What does the United States laws specify about wage garnishment?

“Garnishment” is a legal remedy authorized by a court and can be considered as the last tool for collection. In most states, the garnishment process can only be initiated by a court order and only if a judgment has been entered by the legal and legislative director of state government affairs for The Association of Credit and Collection Professionals’ (ACA International).

When wages are “garnished,” money is deducted from the debtor’s paycheck and sent to the creditor. This form of debt collection is often seen in delinquent tax situations and back-owed child support, but credit card debt is not immune. When other assets, such as property, are attached, a lien is associated to the property for the judgment amount or for as much of the judgment amount as can be secured so that when a property is sold, the money obtained from the sale would be first distributed among the creditors

When an employer is notified requesting wage garnishment, only a percentage of wages can be withheld from the total amount of the salary according to the total of disposable earnings of the employee allowing the employee some income to live on, according to Title III of Consumer Credit Protection Act. Money is also protected from garnishment are deductions that are legally required to be paid by the employee like federal, state and local taxes, unemployment insurance, state employee retirement system payments and Social Security etc.

Garnishment is a serious legal step, one that significantly affects the consumer. Not only does his credit report receive a major negative marking his disposable income is also decreased. It is at this point that the wise consumer will seek the help of a legitimate credit-counseling agency to get a proper counseling. Living expenses need to be reviewed, and remaining debts need to be addressed. This can seem overwhelming, but help is available, and the sooner they reach out for assistance, the better off they’re going to be.

The Federal Wage Garnishment Law, Consumer Credit Protection Act’s, 1969 Title 3 (CCPA) limits the amount of an employee’s earnings that may be garnished and protects an employee from being fired if pay is garnished for only one debt. For example, questions regarding the priority given to certain garnishments over others are not matters covered by Title III and may be referred to the court or agency initiating the garnishment action.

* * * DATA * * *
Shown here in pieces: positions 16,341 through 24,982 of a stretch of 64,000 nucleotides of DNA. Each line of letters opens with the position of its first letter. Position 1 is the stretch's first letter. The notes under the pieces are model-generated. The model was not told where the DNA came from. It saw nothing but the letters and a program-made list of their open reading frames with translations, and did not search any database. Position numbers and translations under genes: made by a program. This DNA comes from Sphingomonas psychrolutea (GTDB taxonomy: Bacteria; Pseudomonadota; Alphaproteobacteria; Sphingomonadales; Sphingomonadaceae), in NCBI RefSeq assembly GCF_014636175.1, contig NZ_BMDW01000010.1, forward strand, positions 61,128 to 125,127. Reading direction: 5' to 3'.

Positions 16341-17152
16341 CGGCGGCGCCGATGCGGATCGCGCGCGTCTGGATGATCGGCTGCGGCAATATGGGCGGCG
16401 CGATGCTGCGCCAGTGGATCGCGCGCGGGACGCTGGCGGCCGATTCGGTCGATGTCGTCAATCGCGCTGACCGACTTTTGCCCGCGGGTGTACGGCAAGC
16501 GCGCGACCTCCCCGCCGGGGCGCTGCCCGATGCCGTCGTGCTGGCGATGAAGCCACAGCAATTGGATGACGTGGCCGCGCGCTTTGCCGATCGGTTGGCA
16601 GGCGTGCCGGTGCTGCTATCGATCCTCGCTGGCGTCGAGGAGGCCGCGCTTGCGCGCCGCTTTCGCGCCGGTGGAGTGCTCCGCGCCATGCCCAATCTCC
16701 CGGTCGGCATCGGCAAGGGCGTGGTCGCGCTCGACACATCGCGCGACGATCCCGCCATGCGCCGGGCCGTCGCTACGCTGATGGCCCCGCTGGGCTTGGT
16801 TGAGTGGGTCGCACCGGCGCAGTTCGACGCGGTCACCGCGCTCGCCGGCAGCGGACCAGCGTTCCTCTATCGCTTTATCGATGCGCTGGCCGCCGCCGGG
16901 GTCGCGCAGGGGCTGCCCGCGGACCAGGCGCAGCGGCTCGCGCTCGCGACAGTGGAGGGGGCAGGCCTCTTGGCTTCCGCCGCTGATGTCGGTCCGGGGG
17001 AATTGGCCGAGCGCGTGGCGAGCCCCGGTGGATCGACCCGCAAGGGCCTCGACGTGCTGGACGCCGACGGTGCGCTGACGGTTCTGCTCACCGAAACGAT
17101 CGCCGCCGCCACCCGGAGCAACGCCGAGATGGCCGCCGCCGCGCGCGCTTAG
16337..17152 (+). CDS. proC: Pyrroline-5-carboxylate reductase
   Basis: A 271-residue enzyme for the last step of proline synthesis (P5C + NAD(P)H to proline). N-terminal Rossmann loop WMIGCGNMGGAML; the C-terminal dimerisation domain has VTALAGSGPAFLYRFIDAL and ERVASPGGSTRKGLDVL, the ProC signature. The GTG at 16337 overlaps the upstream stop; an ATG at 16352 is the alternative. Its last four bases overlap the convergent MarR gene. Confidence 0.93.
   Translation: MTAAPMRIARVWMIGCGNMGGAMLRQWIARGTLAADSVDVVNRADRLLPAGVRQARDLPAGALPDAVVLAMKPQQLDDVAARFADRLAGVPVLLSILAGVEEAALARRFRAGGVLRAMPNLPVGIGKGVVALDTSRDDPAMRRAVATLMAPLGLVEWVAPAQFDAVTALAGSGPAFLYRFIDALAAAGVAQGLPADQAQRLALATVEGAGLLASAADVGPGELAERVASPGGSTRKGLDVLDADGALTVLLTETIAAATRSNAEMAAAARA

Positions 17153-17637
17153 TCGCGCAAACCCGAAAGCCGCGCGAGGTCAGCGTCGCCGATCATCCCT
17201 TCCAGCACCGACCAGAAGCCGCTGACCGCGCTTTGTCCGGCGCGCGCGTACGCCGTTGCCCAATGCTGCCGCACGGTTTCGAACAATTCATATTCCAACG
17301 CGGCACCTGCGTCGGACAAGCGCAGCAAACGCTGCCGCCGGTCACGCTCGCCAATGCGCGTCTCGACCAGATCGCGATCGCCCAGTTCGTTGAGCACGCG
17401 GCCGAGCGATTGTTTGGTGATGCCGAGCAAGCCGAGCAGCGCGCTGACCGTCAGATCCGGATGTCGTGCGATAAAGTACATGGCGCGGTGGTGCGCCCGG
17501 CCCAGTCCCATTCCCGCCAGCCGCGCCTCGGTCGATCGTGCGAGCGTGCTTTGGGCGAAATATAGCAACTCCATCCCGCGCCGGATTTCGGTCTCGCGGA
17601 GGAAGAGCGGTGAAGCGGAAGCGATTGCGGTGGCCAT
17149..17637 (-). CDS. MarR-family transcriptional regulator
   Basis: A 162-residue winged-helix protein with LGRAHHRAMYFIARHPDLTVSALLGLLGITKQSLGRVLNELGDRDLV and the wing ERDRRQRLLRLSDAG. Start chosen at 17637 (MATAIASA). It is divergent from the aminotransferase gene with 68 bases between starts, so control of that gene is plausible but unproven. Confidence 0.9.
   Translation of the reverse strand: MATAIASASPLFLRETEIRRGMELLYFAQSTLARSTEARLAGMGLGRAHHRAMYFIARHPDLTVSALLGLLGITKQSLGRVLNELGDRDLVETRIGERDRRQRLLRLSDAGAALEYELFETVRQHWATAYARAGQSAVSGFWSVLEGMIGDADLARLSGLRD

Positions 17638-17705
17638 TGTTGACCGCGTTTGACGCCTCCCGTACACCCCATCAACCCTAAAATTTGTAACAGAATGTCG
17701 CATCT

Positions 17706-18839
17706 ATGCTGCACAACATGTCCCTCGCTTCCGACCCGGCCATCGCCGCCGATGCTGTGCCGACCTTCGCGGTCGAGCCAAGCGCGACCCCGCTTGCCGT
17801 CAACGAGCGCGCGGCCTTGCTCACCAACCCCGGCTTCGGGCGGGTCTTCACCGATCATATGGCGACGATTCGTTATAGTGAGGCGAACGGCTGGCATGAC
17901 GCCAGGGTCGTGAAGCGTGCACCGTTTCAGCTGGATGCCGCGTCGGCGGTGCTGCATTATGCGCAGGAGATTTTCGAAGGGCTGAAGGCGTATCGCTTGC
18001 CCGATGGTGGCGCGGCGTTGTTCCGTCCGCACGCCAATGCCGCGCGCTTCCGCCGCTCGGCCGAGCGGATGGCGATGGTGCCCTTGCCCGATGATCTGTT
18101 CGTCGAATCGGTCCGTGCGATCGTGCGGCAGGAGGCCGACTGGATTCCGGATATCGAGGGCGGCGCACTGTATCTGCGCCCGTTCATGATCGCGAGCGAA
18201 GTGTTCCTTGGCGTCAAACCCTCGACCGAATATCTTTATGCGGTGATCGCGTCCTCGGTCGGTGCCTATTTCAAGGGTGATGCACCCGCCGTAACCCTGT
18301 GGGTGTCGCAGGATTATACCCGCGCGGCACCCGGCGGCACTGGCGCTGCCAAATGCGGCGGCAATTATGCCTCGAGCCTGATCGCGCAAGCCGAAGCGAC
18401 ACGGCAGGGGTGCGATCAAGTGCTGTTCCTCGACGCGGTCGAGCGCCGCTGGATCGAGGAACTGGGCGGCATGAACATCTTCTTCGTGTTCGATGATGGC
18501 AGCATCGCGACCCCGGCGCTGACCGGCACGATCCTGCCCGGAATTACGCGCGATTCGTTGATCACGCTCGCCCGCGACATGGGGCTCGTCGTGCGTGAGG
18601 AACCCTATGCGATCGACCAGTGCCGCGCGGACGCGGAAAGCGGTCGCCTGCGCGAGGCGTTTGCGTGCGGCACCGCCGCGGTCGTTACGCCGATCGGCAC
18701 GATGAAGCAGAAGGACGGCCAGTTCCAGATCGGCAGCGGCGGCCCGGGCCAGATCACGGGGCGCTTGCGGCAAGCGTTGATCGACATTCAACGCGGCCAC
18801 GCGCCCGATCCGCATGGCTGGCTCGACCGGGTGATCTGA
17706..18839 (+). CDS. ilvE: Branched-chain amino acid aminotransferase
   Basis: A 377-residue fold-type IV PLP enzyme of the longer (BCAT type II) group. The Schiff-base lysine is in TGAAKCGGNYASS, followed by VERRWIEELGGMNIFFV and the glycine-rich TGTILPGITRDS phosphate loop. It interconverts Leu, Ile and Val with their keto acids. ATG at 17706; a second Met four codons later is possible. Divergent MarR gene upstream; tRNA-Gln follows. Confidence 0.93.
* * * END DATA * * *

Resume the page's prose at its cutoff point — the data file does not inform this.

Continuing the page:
The law protects everyone receiving personal earnings, i.e., wages, salaries, commissions, bonuses, or other income – including earnings from a pension

or retirement program. Tips are generally not considered earnings for the purposes of the wage garnishment law. The law applies in all 50 states, the District of Columbia, and all U.S. territories and possessions.

The amount of pay subject to garnishment is based on an employee’s disposable earnings, which the amount is left after legally required deductions made. Examples of such deductions include federal, state, and local taxes, the employee’s share of State Unemployment Insurance and Social Security. It also includes withholdings for employee retirement systems required by law. Deductions not required by law – such as those for voluntary wage assignments, union dues, health and life insurance, contributions to charitable causes, purchases of savings bonds, retirement plan, contributions and payments to employers for payroll advances or purchases of merchandise – usually may not be subtracted from gross earnings when calculating disposable earnings under the CCPA.

The wage garnishment law specifies that the garnishment restrictions do not apply to certain bankruptcy court orders, or to debts due for federal or state taxes. If a state wage garnishment law differs from the CCPA, the law resulting in the smaller garnishment must be observed. You may be able to claim one or more exemptions and avoid paying the judgment or at least a portion of it.

Wage Garnishment Procedure

Wage Garnishment is a legal procedure, in which some portion of a person’s earning is required to be withheld for the payment of the debt. Most of these garnishments are made by court orders. There are some other legal procedures also which include IRS levies or state tax collection agency levies. They levy for the taxes, which are unpaid.

Title III of Consumer Credit Protection Act (CCPA) says that person has his pay garnished for only one debt then the Act limits the amount of that employee’s earning that may be garnished. It even protects the employee from being fired. If any garnished controversy in wage garnishment arises, then the query solution part has to be taken directly to the court.

The Garnishment law protects everyone from receiving their personal earnings like pensions, salaries, commissions, wages, bonus, etc. this law applies to all the 50 states. Wage garnishment is not prohibited if an employee’s earnings are garnished for one or more debts.

These disposable earnings for wage garnishment under the CCPA many deductions are not made from the employees gross earnings such as voluntary wage assignments, union dues, health and life insurance, savings bonds purchased, payments made for payroll advances, contributions to charitable causes. Only the retirement plan contributions are deducted and that too only those which are required by the law.

For wage garnishment, the garnishment law sets the maximum amount that can be garnished from a person in a particular pay period. During the fixing of the amount, the law does not consider the member of garnishment orders received by the employer. In case of ordinary wage garnishment, which does not include bankruptcy etc., the amount of garnishment in a week may not exceed the lesser of the two figures.

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